Unfinished

Photo by Carlos Quintero on Unsplash

Would you still love me

If I told you instead of making mistakes, I made choices

that clawed its way into my conscious

Would it frighten you

to know being hit by a car isn’t my only accident

and a surgical staple isn’t the only thing

I’ve been shot with

Would it shock you

if I said, I am not always acting like a queen

Could I be honest

about the weight of this crown

What if I confessed my sins in ink

washed my hands of transgression on paper

Is it okay if I sacrifice my body to this poem?

Purify my mind and kill my pride

by lynching my secrets to this tree

transform this test into a testimony

take this trial and morph it into some kind of triumph

some kind of victory like the overcoming of flesh

forged in a fire for the overcoming of death

Would you still admire me

If you knew about the parts of me that aren’t admirable

Add me

to your list of humans humble enough to admit

we encounter defeat

but strong enough not to be defeated

We are not diminished

Maybe just a little

unfinished


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The Enemy of Poetry

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I am not at all surprised I am enjoying Cicely Tyson’s memoir, Just as I am. While I am not an actor,* I try to learn as much as I can from others. Even if it’s reading a book, I want to know what brought us together and what purpose I might piece together that we are intended to serve to each other.

I have had this post sitting in my drafts since the beginning of May. It wasn’t until I read this chapter last night I could finish it and feel comfortable publishing it.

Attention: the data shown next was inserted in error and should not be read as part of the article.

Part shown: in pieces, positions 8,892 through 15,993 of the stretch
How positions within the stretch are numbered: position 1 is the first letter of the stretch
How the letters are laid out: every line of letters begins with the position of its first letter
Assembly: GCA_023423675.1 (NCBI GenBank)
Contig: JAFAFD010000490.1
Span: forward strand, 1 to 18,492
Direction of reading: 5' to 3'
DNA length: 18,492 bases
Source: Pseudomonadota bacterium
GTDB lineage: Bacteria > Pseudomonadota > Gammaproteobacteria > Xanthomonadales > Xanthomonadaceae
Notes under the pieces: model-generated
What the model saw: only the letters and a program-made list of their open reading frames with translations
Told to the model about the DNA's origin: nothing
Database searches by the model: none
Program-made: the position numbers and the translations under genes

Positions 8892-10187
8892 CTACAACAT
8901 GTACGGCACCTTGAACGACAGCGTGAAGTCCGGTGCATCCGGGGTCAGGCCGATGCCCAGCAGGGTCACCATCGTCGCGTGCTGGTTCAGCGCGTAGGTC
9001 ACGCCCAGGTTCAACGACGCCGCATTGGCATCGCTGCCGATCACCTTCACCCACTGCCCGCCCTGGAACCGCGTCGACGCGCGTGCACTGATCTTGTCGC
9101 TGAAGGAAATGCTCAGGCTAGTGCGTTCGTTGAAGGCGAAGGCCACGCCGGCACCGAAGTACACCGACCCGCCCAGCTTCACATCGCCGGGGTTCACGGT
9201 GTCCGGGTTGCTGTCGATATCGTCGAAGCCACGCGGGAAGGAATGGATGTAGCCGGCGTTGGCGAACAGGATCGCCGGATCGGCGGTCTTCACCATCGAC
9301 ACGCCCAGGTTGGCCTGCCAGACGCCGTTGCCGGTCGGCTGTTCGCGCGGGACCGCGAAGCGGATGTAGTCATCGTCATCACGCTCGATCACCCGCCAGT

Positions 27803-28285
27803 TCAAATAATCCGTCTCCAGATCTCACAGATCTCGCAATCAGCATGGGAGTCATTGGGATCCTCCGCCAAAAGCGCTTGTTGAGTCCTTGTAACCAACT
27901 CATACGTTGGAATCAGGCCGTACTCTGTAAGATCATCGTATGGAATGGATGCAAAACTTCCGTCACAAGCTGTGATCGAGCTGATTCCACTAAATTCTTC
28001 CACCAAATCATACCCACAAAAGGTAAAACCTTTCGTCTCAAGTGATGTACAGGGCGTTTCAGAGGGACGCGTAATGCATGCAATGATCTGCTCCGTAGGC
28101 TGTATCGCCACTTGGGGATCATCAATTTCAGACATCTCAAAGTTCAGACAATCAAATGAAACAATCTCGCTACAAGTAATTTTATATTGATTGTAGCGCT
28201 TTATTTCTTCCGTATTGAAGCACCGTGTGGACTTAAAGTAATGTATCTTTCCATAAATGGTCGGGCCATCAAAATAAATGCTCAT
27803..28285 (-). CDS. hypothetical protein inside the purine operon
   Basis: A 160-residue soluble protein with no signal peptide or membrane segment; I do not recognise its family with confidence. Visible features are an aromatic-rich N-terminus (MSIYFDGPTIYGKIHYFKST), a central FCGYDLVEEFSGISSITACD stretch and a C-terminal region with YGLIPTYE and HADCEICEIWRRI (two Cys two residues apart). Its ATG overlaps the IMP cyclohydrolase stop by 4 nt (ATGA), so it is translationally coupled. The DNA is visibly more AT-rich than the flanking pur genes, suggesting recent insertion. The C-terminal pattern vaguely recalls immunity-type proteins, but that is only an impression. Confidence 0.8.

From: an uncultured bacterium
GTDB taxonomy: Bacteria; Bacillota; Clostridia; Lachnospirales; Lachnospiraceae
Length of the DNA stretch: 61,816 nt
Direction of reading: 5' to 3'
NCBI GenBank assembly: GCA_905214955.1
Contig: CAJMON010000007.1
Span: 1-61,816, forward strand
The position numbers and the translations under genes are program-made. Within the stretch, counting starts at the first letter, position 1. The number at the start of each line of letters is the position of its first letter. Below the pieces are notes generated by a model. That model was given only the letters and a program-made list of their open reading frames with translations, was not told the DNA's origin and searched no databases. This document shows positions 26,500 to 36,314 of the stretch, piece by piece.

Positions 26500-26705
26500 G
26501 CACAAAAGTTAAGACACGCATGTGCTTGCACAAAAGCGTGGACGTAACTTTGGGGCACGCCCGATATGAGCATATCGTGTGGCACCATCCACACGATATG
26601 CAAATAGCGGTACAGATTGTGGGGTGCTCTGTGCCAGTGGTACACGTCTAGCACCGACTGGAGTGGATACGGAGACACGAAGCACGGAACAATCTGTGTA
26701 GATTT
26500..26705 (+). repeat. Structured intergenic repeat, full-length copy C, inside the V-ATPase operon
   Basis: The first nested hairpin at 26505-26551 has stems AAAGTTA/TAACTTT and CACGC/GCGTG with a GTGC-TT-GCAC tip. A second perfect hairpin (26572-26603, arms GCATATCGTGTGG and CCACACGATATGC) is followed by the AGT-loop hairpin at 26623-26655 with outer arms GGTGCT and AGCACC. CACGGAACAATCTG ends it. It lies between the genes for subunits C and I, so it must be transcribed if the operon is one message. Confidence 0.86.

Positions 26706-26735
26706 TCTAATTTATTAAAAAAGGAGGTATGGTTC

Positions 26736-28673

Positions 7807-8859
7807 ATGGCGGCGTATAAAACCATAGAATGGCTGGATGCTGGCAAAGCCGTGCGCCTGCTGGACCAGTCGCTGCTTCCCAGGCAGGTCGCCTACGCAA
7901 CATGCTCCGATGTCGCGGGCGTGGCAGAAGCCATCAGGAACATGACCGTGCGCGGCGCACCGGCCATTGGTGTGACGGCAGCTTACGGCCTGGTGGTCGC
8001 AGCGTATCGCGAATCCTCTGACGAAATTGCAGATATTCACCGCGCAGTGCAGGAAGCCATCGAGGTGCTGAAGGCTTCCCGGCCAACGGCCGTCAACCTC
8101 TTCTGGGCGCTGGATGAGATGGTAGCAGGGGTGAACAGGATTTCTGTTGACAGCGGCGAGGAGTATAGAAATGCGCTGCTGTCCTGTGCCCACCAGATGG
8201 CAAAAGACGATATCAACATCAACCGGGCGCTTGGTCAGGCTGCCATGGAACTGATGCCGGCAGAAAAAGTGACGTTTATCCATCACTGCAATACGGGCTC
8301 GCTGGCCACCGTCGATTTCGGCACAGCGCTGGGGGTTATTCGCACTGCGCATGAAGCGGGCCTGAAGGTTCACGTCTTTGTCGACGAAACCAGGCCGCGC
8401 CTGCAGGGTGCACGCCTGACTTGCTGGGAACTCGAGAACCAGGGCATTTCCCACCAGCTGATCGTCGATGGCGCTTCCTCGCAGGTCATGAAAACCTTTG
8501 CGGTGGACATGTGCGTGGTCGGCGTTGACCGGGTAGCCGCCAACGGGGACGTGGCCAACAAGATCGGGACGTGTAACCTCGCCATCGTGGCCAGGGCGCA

In Chapter Ten, Center Stage, Miss Cicely is recounting her training with Vinnette Carroll playwright, actress, theater director, and the first black woman to direct on Broadway, with her 1972 production of the musical Don’t Bother Me, I Can’t Cope

In discussing art, Miss Cicely (I like saying that) explains in just a few short sentences everything I want to convey in this post. 

“Vinnette taught me to learn technique and then to forget it–and to resurrect it only if it served my portrayal. Technique is important, to the extent that it is undergirded by emotion. I once knew an actress who was a brilliant technician, but her portrayal fell flat. She could create a moment and bring it to fruition, yet it was apparent she wasn’t feeling anything, and as a result, neither was her audience.”

Cicely Tyson, Just as I am, Chapter Ten, pg. 156-57

“Technique is important, to the extent that it is undergirded by emotion.”

I never consider myself an expert on anything. I will say what I have come to know in my experience, both as a writer and listener of poetry, is to watch out for intellect. By intellect, I mean the need to be so fancy you confuse the reader. It is, in my opinion, similar to using technique and forgetting emotion.

That is why I often feel that intellect, if not used in balance with emotion, passion, and heart, is the enemy of sound poetry.

“Watch out for intellect,
because it knows so much it knows nothing
and leaves you hanging upside down,
mouthing knowledge as your heart
falls out of your mouth.”

Anne Sexton, The Complete Poems

I have read poetry so over my head I could not possibly relate to it. Metaphors and similes were so puzzling I am not even sure Maya Angelou could decipher what the poet meant if she were alive. I once read a poem that ended with the author saying he or she had eaten a bird. I do not know who or what the bird symbolized. All I know is a bird at the beginning that ended up eaten by the end of the poem.

Poor bird.

I did feel sorry for the bird to this poet’s credit, so I was not without emotion completely. It is not lost on me that readers can discover their own meanings and interpretations of poems, which is part of the fun. We learn what the author intended for the poem to communicate and what we got from it based on our personal experiences and feelings. I love hearing how a poem I’ve written resonated with readers, even if what they got from it was different from what I thought as I wrote it.